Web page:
Hurricanes have a way of shattering our perceptions of reality. As I watched the tragedy in the wake of hurricane Katrina – and to a lesser extent Rita – on the US Gulf Coast, what struck me was how precarious our day-to-day lives really are. Our society is built on a foundation of inter-dependence as we rely on one another for various essentials such as electricity, security, food and other commodities. We live in a world of “just-in-time” needs in which I don’t perceive the need to stockpile large quantities of food, water or gasoline. If I need these items, I believe – usually quite accurately – that they will be available to me. Yet, as demonstrated by the recent hurricanes, the reality is that most of us could go from comfortable existence to a survival state in a matter of days.
Many people in the Lower Mainland have prepared disaster kits in the event of our own natural catastrophe – most likely an earthquake. However, I am guilty of being among those that haven’t adequately prepared. The reason for this is not that I am unconcerned for the welfare of my family but rather that I have allowed myself to be lulled into the comfortable misperception that somehow it won’t happen here, or that if it did I would be able to deal with it at the time. However, given the reported probability of a major earthquake, my lack of preparation probably more represents a psychological defence in order to reduce my anxiety. As Aldous Huxley writes, “Facts do not cease to exist because they are ignored.” By minimizing my perception of a major disaster occurring here, I can remain non-anxious and blissfully ignorant – until reality hits. At which time, the relatively small cost and effort it took to prepare a disaster kit will be dramatically outweighed by the benefits of having done so.
“when the only tool you have is a hammer,
all problems begin to resemble nails”
No, this is not a doomsday article, because I am not of that bent. Nor is it about instilling guilt. In fact, it is not really about disaster kits. As a psychologist, I see on a daily basis how perception is an extremely powerful force. Our perception, or misperception, of something – whether natural disaster, social interaction or belief about ourselves – will influence how we feel and behave. For example, if I tend to perceive the world in a negative and fearful manner I may believe that the new boss will be difficult to please and that I must fear for my job. I may then go about acting in a manner which brings about this self-fulfilling prophecy. Ralph Waldo Emerson writes that “people only see what they are prepared to see”, and the eminent psychologist Abraham Maslow stated, “when the only tool you have is a hammer, all problems begin to resemble nails.”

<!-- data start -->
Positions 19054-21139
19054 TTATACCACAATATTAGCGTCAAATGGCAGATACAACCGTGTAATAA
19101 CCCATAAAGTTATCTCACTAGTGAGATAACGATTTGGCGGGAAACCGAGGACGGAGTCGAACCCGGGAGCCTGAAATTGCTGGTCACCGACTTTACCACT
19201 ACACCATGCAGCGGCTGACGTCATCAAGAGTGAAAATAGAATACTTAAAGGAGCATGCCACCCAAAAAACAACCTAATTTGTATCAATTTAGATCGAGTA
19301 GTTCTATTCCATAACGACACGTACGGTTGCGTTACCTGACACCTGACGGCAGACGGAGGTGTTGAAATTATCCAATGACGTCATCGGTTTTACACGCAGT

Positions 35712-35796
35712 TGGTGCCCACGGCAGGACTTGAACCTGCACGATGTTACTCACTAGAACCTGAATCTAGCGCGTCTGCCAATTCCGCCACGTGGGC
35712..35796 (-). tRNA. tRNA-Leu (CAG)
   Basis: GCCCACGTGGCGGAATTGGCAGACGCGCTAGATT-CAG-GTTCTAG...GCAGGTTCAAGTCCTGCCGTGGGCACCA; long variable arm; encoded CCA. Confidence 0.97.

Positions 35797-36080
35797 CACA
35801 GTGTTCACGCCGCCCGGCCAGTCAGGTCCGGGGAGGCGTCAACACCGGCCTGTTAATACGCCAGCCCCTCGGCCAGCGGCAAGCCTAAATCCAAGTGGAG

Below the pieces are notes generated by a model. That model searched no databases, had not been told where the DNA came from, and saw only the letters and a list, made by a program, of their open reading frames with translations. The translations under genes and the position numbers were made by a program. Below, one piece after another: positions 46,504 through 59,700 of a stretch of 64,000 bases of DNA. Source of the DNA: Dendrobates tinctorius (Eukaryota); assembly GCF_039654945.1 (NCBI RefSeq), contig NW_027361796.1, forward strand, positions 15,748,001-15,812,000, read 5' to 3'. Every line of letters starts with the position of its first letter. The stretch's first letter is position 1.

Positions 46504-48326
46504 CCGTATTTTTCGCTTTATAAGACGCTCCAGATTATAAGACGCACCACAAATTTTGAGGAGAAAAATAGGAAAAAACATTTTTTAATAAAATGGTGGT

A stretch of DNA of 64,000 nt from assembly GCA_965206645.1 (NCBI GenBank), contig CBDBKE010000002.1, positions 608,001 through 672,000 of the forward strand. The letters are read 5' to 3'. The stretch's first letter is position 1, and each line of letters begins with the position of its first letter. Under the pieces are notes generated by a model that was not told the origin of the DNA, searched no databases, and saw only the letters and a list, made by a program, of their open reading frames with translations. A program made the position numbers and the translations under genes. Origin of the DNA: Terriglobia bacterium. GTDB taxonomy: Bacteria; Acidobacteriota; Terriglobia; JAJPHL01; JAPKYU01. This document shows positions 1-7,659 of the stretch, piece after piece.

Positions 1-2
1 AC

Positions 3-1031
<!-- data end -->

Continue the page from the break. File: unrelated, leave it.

Is it possible to put away the hammer and change our conditioned ways of perceiving things? Fortunately, as adults we are free to reassess our ways of thinking and perceiving and hopefully arrive at a more balanced and reasonable perspective. There are a number of psychological techniques available to assist with this process, one of which is the use of self-talk. It is exactly what it sounds like – talking to yourself. It can be out-loud or in-your-head, although when in public, the silent self-talk is usually more comfortable for everyone. Consequently, I might challenge my original perceptions that my new boss is a difficult person by asking myself, “Is there actual evidence to support my belief?”, “What behaviours does she exhibit that are in fact contrary to my negative perception of her?”, and finally I may also appeal to reason by imagining, “What would ten reasonable, insightful and impartial people say about my new boss?”
Now this sounds simple, but you might be surprised at how many people have trouble doing it. One of the main reasons is that it is a skill that takes time to learn and people tend to be impatient and want a quick fix. As with any skill, such as learning to play the violin, we really only become competent at it if we make a conscious effort to practice it over time. Many people then ask, “well, how long will it take?” As a typical psychologist I usually answer, “well, it depends” – and go on to explain about individual differences. Then I say that it generally takes about 9 to 12 months for a practiced pattern to become more automatic, but it will probably take 3 to 5 years for proficiency. If this seems like a long time, think about how long it would take to feel proficient with the violin. This is not to say that someone can’t make some very good gains in a much shorter period of time – because most do – it’s just that it will have to be a more conscious and deliberate effort during this early stage of change. Speaking of change, it seems I have a disaster kit to prepare.
by Martin A. Phillips-Hing, Ph.D. (2005)